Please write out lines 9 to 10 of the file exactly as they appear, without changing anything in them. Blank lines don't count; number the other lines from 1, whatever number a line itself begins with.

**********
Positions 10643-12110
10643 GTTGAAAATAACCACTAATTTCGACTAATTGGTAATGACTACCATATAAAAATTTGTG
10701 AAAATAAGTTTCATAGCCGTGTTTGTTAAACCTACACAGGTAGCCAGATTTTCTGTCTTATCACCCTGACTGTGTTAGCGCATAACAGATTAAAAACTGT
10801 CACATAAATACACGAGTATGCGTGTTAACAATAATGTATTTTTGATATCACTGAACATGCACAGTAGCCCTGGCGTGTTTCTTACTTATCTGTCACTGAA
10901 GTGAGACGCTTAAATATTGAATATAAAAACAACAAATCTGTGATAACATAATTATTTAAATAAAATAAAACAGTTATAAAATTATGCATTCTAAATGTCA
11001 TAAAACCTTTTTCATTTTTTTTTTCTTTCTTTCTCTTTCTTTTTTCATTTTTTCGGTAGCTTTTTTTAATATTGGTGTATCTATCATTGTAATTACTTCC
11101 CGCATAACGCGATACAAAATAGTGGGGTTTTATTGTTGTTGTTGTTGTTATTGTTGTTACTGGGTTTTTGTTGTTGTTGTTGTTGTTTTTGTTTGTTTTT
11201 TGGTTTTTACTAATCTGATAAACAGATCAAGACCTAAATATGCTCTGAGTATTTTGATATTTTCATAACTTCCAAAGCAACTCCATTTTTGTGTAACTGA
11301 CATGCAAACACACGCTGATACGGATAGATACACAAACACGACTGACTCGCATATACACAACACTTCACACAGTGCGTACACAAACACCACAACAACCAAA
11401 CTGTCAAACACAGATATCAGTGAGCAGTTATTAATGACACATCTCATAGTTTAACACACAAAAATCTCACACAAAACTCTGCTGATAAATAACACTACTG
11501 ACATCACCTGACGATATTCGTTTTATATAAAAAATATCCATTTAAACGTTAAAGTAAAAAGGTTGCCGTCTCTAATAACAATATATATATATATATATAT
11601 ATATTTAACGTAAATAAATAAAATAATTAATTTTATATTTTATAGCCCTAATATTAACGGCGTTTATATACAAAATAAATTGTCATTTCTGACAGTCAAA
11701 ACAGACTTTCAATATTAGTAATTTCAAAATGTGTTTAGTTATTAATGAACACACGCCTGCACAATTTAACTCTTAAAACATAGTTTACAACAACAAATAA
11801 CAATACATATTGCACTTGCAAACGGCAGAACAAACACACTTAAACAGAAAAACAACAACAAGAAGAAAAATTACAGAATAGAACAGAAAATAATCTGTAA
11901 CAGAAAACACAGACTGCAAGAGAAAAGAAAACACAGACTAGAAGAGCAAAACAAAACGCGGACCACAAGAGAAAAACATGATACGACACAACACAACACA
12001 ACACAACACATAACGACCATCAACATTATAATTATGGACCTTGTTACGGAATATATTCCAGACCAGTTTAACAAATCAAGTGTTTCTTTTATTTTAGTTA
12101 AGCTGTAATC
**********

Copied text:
11301 CATGCAAACACACGCTGATACGGATAGATACACAAACACGACTGACTCGCATATACACAACACTTCACACAGTGCGTACACAAACACCACAACAACCAAA
11401 CTGTCAAACACAGATATCAGTGAGCAGTTATTAATGACACATCTCATAGTTTAACACACAAAAATCTCACACAAAACTCTGCTGATAAATAACACTACTG